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GPU prices more than double as cryptocurrency craze accelerates

One AMD card's street price has tripled to $1,500 but pre-built system vendors unable to match price

The rise of cryptocurrency has caused a significant shift in the PC gaming space, with graphics cards now increasingly expensive for anyone attempting to build their own rig.

GameSpot reports that as awareness spreads of how high-end gaming GPUs can be used to mine digital currencies such as Bitcoin, sales are driving prices double, sometimes triple the retail price.

In a comparison chart, the site shows that cards such as the GeForce GTX 1080 Ti - Nvidia's flagship among its range of gaming GPUs - is currently being sold online for $1,350 - more than twice the MSRP of $700.

AMD has also been affected, with the Radeon RX Vega 64 tripling in value from $500 to $1,500. The site also reports many of these cards are sold out at most retailers.

Consumers hoping to build a high-end gaming rig have most often done so by purchasing individual components. However, these inflated prices for GPUs are compelling many to buy pre-built systems from vendors, who must adhere to strict pricing guidelines that prevent them from increasing PC prices to match GPU street value.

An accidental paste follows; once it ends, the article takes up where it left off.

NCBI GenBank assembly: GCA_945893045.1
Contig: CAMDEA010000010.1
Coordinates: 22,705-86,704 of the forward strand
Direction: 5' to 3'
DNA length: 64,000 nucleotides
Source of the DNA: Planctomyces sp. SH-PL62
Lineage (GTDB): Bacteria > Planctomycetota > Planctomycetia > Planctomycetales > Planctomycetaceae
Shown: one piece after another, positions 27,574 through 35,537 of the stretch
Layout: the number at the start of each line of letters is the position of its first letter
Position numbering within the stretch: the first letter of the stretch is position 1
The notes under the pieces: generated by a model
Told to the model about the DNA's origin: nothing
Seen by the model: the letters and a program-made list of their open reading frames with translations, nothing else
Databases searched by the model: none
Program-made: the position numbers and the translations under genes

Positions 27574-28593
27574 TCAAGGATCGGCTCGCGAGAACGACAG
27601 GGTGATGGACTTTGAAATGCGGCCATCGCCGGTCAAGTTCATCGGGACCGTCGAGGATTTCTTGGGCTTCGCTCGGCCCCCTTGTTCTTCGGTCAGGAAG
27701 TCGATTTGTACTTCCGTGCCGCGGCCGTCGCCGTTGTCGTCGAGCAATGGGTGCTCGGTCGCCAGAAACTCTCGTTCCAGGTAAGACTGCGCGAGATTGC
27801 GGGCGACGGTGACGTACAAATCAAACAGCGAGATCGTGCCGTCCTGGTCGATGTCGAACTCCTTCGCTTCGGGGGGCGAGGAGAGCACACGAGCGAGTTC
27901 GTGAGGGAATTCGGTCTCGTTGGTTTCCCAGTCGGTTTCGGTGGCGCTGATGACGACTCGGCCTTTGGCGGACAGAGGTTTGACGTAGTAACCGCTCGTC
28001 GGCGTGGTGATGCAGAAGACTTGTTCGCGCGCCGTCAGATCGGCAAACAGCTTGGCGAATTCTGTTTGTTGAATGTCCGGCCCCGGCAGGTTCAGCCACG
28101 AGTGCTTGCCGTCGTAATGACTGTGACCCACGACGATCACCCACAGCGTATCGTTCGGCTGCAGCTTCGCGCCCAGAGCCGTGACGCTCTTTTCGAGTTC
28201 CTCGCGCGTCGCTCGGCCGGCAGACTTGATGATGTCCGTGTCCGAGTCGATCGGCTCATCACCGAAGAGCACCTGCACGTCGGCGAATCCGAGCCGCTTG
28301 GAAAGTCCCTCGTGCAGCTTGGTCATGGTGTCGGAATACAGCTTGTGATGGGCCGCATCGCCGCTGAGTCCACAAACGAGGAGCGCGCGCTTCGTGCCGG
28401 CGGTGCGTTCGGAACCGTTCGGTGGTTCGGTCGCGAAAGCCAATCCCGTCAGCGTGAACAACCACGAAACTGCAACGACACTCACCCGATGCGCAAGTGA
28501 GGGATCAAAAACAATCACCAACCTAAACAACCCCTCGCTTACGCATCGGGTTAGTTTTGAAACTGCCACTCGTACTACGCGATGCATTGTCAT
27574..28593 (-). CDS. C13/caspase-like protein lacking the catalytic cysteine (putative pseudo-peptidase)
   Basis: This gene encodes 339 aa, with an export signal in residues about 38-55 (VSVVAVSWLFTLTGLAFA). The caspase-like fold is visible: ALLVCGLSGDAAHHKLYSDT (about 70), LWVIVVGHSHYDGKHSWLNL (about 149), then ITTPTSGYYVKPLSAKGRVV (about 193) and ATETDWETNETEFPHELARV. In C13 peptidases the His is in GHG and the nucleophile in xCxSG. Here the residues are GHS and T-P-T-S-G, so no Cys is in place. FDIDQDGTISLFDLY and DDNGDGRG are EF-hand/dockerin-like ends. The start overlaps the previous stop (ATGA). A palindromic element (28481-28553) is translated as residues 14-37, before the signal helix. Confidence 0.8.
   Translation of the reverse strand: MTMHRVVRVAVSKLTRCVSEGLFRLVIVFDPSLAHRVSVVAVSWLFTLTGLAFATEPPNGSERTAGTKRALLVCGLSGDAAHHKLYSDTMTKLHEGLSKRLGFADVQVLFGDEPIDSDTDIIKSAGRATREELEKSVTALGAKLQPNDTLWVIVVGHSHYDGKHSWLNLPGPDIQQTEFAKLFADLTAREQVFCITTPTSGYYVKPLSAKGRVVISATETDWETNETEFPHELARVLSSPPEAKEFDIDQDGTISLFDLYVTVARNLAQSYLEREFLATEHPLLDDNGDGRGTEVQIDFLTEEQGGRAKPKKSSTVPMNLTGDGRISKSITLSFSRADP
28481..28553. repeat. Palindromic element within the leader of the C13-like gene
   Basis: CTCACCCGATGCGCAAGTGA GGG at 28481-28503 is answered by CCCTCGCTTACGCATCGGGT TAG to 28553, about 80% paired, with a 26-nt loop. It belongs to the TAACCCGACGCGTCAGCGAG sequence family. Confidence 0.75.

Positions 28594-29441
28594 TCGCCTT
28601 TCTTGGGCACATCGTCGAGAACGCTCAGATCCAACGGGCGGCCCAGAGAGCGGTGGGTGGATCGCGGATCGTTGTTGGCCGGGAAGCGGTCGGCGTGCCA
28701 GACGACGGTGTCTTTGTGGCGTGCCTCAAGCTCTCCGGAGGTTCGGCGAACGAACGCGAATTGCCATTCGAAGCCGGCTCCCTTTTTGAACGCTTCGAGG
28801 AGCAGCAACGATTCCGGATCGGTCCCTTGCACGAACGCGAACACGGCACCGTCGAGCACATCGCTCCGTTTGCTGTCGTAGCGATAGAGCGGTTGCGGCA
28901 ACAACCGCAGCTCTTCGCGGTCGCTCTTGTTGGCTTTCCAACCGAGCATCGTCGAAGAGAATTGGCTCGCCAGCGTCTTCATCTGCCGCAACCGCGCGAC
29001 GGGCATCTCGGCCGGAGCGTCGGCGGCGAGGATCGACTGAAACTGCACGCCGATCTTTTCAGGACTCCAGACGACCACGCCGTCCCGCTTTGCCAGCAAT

Cryptocurrencies are also capturing the interest of more games firms. Last year, Reality Clash raised $3.5m through an Initial Coin Offering, selling its own currency to fund its mobile AR shooter. later spoke to the firm about the opportunities for other developers.

Similarly, Playkey raised $10.5m through an ICO to finance ongoing development of its on-demand games service, while Crytek is attempting to raise funds through a new currency of its own.

The increasing volatility of certain cryptocurrencies - specifically the most known one, Bitcoin - prompted Valve to no longer accept it as tender via its Steam store. But not everyone is as negative about the potential of digital currency, with long-running game designer Brian Fargo announcing plans for a new PC storefront that will deal in its own cryptocurrency, allowing users to sell their unwanted digital games.

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James Batchelor avatar
James Batchelor: James is Editor-in-Chief at, and has been a B2B journalist since 2006. He is author of The Best Non-Violent Video Games
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